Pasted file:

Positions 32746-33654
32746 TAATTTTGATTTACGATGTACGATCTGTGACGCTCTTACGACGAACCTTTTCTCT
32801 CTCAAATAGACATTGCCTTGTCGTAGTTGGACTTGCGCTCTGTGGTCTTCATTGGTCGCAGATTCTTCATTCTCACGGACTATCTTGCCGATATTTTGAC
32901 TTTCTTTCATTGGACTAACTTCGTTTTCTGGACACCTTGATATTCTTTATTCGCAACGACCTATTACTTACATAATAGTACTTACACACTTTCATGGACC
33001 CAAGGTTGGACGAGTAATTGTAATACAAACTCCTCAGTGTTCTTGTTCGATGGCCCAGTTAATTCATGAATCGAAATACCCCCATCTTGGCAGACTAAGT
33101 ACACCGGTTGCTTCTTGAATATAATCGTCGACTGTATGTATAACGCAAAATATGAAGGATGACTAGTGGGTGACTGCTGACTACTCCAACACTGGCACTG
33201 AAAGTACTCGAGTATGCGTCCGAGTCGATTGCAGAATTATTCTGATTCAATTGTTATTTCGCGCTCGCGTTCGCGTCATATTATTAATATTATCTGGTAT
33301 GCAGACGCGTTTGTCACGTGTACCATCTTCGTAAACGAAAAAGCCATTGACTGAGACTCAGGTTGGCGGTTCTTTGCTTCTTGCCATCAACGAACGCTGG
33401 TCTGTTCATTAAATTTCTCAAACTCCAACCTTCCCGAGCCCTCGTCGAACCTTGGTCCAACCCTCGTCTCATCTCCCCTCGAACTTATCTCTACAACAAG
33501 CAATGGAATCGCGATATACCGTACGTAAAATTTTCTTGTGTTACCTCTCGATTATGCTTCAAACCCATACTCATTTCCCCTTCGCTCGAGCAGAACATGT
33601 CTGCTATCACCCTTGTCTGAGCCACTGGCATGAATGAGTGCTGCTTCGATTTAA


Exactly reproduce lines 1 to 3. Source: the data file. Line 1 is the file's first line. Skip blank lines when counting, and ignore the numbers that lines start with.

Positions 32746-33654
32746 TAATTTTGATTTACGATGTACGATCTGTGACGCTCTTACGACGAACCTTTTCTCT
32801 CTCAAATAGACATTGCCTTGTCGTAGTTGGACTTGCGCTCTGTGGTCTTCATTGGTCGCAGATTCTTCATTCTCACGGACTATCTTGCCGATATTTTGAC